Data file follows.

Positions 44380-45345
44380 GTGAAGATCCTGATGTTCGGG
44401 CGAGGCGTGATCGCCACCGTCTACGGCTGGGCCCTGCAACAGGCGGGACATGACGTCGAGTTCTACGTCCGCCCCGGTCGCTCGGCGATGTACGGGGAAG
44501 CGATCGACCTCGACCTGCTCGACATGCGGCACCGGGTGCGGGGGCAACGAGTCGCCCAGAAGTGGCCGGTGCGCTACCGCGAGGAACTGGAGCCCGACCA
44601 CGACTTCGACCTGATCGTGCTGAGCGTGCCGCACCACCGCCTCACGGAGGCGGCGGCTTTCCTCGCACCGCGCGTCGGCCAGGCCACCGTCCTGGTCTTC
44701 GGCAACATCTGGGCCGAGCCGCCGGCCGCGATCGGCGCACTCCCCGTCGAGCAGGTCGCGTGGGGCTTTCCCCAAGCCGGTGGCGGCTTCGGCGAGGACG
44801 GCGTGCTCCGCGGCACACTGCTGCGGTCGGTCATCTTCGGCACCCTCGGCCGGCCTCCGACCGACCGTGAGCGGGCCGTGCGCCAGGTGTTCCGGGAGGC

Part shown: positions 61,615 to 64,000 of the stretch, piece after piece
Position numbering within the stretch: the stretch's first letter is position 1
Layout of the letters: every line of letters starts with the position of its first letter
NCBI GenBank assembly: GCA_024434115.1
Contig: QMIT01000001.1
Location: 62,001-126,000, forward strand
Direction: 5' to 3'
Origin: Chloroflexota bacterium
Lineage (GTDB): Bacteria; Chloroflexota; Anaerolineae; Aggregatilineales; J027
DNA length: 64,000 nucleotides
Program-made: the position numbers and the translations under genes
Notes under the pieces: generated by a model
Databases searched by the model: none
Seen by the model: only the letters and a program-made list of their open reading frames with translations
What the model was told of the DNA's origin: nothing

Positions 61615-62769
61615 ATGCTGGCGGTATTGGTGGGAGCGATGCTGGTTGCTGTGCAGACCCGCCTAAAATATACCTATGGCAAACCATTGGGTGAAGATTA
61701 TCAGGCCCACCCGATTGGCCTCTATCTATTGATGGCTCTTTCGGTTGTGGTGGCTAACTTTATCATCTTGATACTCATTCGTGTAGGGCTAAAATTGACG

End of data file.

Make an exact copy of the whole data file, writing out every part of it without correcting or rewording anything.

Positions 44380-45345
44380 GTGAAGATCCTGATGTTCGGG
44401 CGAGGCGTGATCGCCACCGTCTACGGCTGGGCCCTGCAACAGGCGGGACATGACGTCGAGTTCTACGTCCGCCCCGGTCGCTCGGCGATGTACGGGGAAG
44501 CGATCGACCTCGACCTGCTCGACATGCGGCACCGGGTGCGGGGGCAACGAGTCGCCCAGAAGTGGCCGGTGCGCTACCGCGAGGAACTGGAGCCCGACCA
44601 CGACTTCGACCTGATCGTGCTGAGCGTGCCGCACCACCGCCTCACGGAGGCGGCGGCTTTCCTCGCACCGCGCGTCGGCCAGGCCACCGTCCTGGTCTTC
44701 GGCAACATCTGGGCCGAGCCGCCGGCCGCGATCGGCGCACTCCCCGTCGAGCAGGTCGCGTGGGGCTTTCCCCAAGCCGGTGGCGGCTTCGGCGAGGACG
44801 GCGTGCTCCGCGGCACACTGCTGCGGTCGGTCATCTTCGGCACCCTCGGCCGGCCTCCGACCGACCGTGAGCGGGCCGTGCGCCAGGTGTTCCGGGAGGC

Part shown: positions 61,615 to 64,000 of the stretch, piece after piece
Position numbering within the stretch: the stretch's first letter is position 1
Layout of the letters: every line of letters starts with the position of its first letter
NCBI GenBank assembly: GCA_024434115.1
Contig: QMIT01000001.1
Location: 62,001-126,000, forward strand
Direction: 5' to 3'
Origin: Chloroflexota bacterium
Lineage (GTDB): Bacteria; Chloroflexota; Anaerolineae; Aggregatilineales; J027
DNA length: 64,000 nucleotides
Program-made: the position numbers and the translations under genes
Notes under the pieces: generated by a model
Databases searched by the model: none
Seen by the model: only the letters and a program-made list of their open reading frames with translations
What the model was told of the DNA's origin: nothing

Positions 61615-62769
61615 ATGCTGGCGGTATTGGTGGGAGCGATGCTGGTTGCTGTGCAGACCCGCCTAAAATATACCTATGGCAAACCATTGGGTGAAGATTA
61701 TCAGGCCCACCCGATTGGCCTCTATCTATTGATGGCTCTTTCGGTTGTGGTGGCTAACTTTATCATCTTGATACTCATTCGTGTAGGGCTAAAATTGACG